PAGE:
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Influenza Vaccine Vital as Fall Approaches and COVID-19 Lingers

While it's not possible to say with certainty what will happen this fall and winter, the Centers for Disease Control and Prevention (CDC) believes it's likely that flu viruses and SARS CoV-2, the virus that causes COVID-19, will both be spreading. In this context, getting a flu vaccine will be more important than ever. Vaccinating essential workers, including health care staff, is highly recommended.

This season’s flu vaccines were updated to better match viruses expecting to circulate in the United States. Influenza and COVID-19 are both contagious respiratory illnesses, but they are caused by different viruses. Because some of the symptoms of the flu and COVID-19 are similar, it may be hard to tell the difference between them based on symptoms alone, meaning testing may be needed to help confirm a diagnosis.

The CDC has developed a single test that will check for A and B type seasonal flu viruses and SARS CoV-2, but this new test will primarily be used to supplement and streamline surveillance for the flu and COVID-19 in public health laboratories. It won't replace existing tests being used in commercial labs, hospitals, clinics and other health care settings.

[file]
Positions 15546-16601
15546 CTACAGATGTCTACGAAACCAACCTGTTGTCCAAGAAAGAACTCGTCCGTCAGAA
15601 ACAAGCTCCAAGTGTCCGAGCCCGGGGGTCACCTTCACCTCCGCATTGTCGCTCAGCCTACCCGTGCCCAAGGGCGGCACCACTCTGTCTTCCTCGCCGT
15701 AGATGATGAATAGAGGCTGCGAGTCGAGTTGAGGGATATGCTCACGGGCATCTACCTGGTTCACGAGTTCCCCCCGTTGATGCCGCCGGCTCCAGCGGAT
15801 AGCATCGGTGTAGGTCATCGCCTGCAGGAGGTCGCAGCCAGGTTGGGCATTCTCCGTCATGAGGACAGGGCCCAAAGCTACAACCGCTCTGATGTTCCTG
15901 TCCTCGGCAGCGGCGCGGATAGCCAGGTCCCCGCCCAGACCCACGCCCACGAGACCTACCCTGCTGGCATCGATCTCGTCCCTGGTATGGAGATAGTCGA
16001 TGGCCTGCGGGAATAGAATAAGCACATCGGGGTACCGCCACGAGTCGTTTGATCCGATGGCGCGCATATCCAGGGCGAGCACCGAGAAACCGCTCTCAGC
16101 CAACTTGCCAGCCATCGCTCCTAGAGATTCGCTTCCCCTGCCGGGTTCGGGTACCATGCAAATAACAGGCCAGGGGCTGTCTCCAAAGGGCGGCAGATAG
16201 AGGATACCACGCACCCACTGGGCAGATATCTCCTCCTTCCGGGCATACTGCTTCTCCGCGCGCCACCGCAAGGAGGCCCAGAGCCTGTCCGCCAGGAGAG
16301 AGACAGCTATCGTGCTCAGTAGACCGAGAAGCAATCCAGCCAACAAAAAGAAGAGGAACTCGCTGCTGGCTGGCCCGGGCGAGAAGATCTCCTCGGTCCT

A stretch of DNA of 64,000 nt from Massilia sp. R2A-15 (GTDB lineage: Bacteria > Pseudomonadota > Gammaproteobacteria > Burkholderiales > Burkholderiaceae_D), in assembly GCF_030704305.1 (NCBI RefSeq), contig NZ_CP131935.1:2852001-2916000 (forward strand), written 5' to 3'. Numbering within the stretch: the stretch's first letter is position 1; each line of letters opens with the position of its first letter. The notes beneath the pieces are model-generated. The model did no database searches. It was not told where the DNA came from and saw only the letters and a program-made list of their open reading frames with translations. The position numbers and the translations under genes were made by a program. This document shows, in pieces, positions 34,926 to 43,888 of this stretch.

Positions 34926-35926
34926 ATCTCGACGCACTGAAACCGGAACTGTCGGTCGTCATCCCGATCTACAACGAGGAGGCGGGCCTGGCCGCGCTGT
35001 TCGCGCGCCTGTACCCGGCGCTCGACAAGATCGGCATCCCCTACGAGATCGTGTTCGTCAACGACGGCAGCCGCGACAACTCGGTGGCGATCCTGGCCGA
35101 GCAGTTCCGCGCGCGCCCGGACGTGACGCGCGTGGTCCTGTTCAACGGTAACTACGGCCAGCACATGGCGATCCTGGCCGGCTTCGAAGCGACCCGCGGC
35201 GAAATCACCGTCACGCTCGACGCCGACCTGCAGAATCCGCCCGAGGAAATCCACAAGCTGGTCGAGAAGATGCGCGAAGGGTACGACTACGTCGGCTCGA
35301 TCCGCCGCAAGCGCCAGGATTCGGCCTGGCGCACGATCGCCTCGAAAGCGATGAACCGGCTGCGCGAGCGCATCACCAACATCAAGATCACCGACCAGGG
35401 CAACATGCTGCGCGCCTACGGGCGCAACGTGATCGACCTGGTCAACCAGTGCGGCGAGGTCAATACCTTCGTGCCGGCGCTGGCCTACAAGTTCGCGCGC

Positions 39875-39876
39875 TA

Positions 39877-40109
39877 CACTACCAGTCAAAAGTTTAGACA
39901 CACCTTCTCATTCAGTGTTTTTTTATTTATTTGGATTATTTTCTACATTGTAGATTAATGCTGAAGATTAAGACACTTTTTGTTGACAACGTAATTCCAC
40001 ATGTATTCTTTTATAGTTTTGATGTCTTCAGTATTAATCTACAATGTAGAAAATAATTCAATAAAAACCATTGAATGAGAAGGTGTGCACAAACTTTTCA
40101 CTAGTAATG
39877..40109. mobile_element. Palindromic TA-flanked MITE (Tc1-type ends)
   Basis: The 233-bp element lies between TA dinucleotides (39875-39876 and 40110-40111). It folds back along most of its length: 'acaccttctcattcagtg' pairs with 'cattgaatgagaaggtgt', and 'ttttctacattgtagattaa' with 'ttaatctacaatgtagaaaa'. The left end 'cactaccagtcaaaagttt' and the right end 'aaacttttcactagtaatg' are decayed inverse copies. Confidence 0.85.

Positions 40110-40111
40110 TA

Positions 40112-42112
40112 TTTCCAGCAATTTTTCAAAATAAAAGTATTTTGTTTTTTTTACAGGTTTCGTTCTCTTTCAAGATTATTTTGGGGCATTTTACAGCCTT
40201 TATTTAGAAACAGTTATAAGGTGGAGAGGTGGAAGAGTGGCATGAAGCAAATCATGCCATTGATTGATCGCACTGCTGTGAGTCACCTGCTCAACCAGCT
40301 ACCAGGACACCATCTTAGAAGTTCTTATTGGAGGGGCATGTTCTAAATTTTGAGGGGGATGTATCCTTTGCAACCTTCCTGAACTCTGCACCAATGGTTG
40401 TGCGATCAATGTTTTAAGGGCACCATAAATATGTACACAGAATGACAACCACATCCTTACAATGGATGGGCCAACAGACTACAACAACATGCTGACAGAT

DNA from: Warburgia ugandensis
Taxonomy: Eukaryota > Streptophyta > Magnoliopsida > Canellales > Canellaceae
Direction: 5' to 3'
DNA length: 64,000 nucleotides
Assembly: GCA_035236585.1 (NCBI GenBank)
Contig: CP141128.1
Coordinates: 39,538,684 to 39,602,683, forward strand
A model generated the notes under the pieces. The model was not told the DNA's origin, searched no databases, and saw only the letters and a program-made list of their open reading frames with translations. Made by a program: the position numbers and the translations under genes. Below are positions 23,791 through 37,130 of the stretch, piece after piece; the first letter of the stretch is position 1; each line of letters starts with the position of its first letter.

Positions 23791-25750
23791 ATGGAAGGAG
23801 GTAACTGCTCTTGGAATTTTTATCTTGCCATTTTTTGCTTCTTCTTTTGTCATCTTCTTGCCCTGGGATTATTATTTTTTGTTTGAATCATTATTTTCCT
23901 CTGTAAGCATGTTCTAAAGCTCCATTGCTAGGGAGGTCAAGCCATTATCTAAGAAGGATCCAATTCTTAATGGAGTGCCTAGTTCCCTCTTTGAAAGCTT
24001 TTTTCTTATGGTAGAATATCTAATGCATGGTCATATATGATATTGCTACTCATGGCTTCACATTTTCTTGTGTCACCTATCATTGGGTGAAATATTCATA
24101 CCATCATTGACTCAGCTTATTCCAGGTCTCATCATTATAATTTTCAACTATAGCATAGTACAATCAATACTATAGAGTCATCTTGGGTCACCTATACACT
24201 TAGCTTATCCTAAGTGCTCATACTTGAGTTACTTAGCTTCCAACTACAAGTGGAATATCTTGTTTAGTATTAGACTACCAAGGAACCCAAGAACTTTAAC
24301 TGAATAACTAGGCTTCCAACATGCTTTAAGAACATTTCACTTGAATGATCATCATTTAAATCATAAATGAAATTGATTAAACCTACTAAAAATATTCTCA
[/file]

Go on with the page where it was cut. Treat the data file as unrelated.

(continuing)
The CDC is increasing the availability of vaccines, including purchasing an additional 2 million pediatric flu vaccines and 9.3 million doses of adult flu vaccines.

Generally, annual influenza vaccinations are recommended for everyone 6 months and older. September and October are optimal months for flu vaccinations to ensure protection throughout the season.

Vaccines should be postponed for people suspected of confirmed COVID-19 regardless of whether they have symptoms until they have met the criteria to discontinue their isolation.

The CDC has developed guidelines for administering vaccines at pharmacies, temporary off-site or satellite clinics, and large-scale influenza clinics. Other approaches include drive-thru fixed sites, curbside clinics, mobile outreach units and home visits.

If you'd like more information, please visit the CDC's Prevention and Control of Seasonal Influenza with Vaccines: Recommendations of the Advisory Committee on Immunization Practices.

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